OpenJurist

271 F2d 265 Barber v. United States

271 F.2d 265

John C. BARBER, Appellant,
v.
UNITED STATES of America, Appellee.

No. 13653.

United States Court of Appeals Sixth Circuit.

November 4, 1959.

Clifford E. Enger, Beverly Hills, Cal. (Leo W. Grant, Jr., Clinton, Tenn., on the brief), for appellant.

Fred Elledge, Jr., and R. Hunter Cagle, U. S. Atty., Nashville, Tenn., on the brief, for appellee

Before MARTIN, MILLER and WEICK, Circuit Judges.

PER CURIAM.

1

The appeal in this case is from a jury verdict of guilty as charged in an indictment for unlawful income tax evasion and sentence pronounced thereon of fifteen months' imprisonment and $500 in fines.

2

After hearing the oral arguments of counsel and considering the briefs and the three-volume record in the case, we find no merit whatever in the appeal. Indeed, in the circumstances, the appeal could be classified as frivolous. The evidence adduced by the government was ample to support the verdict of guilty. See Ross v. United States, 6 Cir., 197 F.2d 660, 664, 665, certiorari denied 344 U.S. 832, 73 S.Ct. 40, 97 L.Ed. 648; Gariepy v. United States, 6 Cir., 220 F.2d 252, 258, certiorari denied 350 U.S. 825, 76 S.Ct. 53, 100 L.Ed. 737.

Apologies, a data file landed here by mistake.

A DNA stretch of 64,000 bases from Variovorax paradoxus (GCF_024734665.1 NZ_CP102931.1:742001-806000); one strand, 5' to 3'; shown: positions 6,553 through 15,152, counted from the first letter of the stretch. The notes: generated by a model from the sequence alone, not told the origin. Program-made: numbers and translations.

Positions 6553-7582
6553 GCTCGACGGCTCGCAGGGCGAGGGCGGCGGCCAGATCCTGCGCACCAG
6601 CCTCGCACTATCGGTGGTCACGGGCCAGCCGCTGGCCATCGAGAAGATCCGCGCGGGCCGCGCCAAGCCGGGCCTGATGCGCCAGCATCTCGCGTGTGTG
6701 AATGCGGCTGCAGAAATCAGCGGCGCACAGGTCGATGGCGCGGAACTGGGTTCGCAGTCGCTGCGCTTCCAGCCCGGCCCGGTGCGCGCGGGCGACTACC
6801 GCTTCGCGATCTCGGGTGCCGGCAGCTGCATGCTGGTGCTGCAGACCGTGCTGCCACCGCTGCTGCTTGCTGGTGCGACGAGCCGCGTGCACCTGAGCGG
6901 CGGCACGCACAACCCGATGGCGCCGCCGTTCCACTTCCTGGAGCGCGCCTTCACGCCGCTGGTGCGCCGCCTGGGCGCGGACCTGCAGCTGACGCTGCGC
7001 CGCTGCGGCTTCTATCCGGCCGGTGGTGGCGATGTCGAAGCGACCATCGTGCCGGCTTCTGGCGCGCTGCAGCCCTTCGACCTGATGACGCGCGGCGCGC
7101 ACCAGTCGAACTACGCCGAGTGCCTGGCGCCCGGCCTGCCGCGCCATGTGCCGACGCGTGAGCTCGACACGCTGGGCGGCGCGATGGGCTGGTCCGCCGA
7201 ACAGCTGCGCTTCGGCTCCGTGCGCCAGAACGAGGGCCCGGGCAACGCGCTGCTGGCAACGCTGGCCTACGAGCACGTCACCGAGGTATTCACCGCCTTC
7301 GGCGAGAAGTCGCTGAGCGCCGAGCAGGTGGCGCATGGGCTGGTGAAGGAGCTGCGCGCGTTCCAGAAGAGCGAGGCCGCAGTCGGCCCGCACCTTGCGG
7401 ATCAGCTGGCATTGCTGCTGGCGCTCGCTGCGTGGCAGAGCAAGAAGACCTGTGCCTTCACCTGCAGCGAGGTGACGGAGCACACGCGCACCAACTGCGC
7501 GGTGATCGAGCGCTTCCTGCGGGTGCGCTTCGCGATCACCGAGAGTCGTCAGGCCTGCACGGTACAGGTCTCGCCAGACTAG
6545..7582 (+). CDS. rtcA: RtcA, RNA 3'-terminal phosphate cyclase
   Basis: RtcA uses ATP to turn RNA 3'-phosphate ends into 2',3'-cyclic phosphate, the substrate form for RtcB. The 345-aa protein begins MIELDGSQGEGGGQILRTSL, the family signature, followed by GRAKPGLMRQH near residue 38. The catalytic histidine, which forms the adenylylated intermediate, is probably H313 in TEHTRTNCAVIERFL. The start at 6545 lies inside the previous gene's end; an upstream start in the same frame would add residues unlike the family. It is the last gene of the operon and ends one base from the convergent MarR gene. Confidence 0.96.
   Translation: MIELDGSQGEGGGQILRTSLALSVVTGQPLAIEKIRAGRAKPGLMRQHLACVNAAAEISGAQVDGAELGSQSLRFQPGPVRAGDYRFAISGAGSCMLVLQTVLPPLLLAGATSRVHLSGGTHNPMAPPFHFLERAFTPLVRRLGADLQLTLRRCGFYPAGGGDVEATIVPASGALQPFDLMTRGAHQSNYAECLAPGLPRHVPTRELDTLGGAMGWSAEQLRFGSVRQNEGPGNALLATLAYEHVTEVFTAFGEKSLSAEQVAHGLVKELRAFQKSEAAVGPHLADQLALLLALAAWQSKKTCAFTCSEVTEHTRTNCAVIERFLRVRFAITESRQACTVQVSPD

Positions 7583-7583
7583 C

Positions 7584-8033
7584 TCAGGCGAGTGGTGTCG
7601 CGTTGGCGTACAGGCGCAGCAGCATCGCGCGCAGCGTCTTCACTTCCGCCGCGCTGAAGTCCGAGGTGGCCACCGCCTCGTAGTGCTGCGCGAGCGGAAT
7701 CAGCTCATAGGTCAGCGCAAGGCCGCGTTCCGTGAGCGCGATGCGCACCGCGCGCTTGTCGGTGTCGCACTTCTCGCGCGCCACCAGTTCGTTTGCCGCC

3

There is no point to the argument of appellant that the district court erred in permitting the expert witness, Leibowitz, to identify and explain charts summarizing his testimony and that of other witnesses. In United States v. Johnson, 319 U.S. 503, 519, 63 S.Ct. 1233, 1241, 87 L.Ed. 1546, the Supreme Court said: "* * * The worth of our jury system is constantly and properly extolled, but an argument such as that which we are rejecting tacitly assumes that juries are too stupid to see the drift of evidence. The jury in this case could not possibly have been misled into the notion that they must accept the calculations of the government expert any more than that they were bound by the calculations made by the defense's expert based on the defendants' assumptions of the case. So long as proper guidance by a trial court leaves the jury free to exercise its untrammeled judgment upon the worth and weight of testimony, and nothing is done to impair its freedom to bring in its verdict and not someone else's, we ought not be too finicky or fearful in allowing some discretion to trial judges in the conduct of a trial and in the appropriate submission of evidence within the general framework of familiar exclusionary rules."

4

The argument that the defendant here was not sufficiently identified is, on the evidence in the case, completely without merit.

5

The verdict of the jury being abundantly supported by substantial evidence and there being found no prejudicial error in the record, the judgment of conviction and sentence is affirmed.